Lukas Püttmann    About    Blog

Denomination capping as coordination game - and implementation troubles

So the ECB is getting rid of the 500 euro note.

I see the point for convenience in buying a car in cash and some people might like to store their wealth in physical banknotes or make transactions in cash. But for most that’s not advisable anyway and it makes it things too easy for criminals. Also, in many countries in Europe there is already a limit on how large cash transactions may be. So I guess I see the point for getting rid of the 500 note, but I’m not quite ready to side with economists like Kenneth Rogoff who argues for abolishing cash altogether.

The profits from seigniorage that come from this underworld business should be quite large. The drug lord Pablo Escobar stored his wealth in the ground in dollar notes in Colombia and he reportedly lost 10% of his wealth every year due to “depreciation”. So if these notes were just by rats (and not stolen and spent somewhere else), then this amounts to an annual 10% tax for the United States government on Escobar’s wealth.

A similar thing is at play when bank notes from one country are used in another. Whether they are held by the Russian mafia to store wealth or by Cambodian shopsellers to trade, dollars in circulation in another country are a direct source of income for the United States government. The reason is that the Federal Reserve can print more money and exchange it for goods without pushing up domestic inflation.

So countries looking for higher seigniorage revenues have an incentive to have high denomination banknotes to tempt criminals in other countries to use their currency. Maybe it’s not a coincidence that the countries with the highest denominations are Switzerland and Singapore? So seen from that angle, capping the denomination of banknotes is a coordination game among countries.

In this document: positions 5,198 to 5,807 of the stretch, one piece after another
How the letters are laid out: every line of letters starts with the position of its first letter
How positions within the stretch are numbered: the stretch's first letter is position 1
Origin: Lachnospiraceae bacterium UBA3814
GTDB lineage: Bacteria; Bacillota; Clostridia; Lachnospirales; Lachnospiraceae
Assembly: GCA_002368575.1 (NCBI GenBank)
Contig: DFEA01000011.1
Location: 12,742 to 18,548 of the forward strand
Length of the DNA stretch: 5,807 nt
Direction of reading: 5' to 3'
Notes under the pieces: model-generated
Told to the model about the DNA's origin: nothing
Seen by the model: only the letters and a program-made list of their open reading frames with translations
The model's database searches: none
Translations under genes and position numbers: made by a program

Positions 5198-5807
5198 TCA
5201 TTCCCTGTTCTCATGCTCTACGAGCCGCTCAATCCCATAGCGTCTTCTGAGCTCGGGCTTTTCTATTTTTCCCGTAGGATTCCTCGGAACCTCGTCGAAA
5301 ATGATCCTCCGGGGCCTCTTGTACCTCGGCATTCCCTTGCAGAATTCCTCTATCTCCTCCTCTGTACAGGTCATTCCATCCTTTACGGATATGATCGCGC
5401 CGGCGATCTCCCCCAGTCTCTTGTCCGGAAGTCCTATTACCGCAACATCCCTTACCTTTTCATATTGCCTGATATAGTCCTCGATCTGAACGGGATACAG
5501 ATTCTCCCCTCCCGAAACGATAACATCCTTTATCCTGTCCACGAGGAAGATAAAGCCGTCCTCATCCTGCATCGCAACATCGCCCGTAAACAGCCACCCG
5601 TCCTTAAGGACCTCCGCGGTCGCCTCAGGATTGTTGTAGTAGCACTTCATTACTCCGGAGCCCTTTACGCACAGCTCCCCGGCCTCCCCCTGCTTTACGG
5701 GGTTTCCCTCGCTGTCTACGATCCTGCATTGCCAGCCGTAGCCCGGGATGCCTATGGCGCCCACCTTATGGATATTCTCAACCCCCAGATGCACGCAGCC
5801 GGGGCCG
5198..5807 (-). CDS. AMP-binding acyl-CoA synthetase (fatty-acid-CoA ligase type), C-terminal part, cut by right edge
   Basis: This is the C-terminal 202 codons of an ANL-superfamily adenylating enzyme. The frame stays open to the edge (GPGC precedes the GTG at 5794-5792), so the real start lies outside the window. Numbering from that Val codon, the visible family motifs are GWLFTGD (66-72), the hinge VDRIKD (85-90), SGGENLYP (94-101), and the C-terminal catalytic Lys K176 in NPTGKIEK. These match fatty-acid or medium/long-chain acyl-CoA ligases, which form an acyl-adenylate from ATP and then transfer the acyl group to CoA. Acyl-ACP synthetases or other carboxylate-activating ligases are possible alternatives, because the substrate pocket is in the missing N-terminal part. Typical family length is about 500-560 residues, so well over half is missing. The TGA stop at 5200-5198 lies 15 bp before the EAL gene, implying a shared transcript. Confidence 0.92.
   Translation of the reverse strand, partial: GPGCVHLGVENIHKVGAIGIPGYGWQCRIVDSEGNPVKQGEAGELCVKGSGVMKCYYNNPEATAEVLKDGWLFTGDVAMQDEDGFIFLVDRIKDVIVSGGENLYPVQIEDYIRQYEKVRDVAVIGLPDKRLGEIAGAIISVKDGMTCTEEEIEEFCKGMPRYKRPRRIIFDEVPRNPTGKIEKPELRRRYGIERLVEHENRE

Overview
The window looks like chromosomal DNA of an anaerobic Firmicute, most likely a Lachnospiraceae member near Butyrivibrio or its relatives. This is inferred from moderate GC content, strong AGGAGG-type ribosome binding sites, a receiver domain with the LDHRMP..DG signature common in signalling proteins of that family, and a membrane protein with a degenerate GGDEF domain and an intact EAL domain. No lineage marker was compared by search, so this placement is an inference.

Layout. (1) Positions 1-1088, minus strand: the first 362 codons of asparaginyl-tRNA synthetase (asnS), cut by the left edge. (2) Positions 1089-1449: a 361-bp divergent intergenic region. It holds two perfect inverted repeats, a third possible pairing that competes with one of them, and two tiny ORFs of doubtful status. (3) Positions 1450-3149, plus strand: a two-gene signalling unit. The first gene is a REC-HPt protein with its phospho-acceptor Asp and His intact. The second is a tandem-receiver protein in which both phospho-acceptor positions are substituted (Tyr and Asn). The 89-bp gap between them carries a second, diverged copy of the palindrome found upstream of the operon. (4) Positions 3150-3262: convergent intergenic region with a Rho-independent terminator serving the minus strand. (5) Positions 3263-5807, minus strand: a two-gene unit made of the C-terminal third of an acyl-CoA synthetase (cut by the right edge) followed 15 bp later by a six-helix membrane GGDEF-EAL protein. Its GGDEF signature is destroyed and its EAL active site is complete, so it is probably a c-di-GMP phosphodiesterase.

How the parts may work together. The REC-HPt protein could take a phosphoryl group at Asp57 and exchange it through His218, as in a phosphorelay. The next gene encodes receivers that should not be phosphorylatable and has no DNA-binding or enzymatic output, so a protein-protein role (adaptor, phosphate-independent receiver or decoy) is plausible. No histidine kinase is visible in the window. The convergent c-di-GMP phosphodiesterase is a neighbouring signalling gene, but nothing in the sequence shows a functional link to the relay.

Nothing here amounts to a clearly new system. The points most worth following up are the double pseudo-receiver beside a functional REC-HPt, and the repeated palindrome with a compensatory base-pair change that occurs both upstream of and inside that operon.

The ECB’s decision to end usage of the 500 euro note might be a good idea, but is difficult to implement properly. For once, the stop is not immediate and, secondly, the existing 500 euro notes in circulation will keep their worth infinitely.

They’ll stop giving them out by the end of 2018. So until then, people can convert as much of their cash into 500 notes as they wish.

Will there be a second market for 500 notes after 2018? A large number of 500 euro notes are outstanding. People might hold on to them for years. But bank notes aren’t made to last forever, so they’ll probably be used until they are worn down and at that point somebody will exchange them at a bank for different denominations.


Update: Lawrence Summers thinks the ECB’s policy makes sense but is just a start:

First, the world should demand that Switzerland stops issuing SFr 1,000 franc notes. After Europe’s bold step, these notes will stand out as the hard-currency world’s highest denomination note by a wide margin. Switzerland has a long and unfortunate history with illicit finance. It would be tragic if it were to profit from criminal currency substitution.

And I would add that it’s not just “substitution”, but benefiting from it through seigniorage.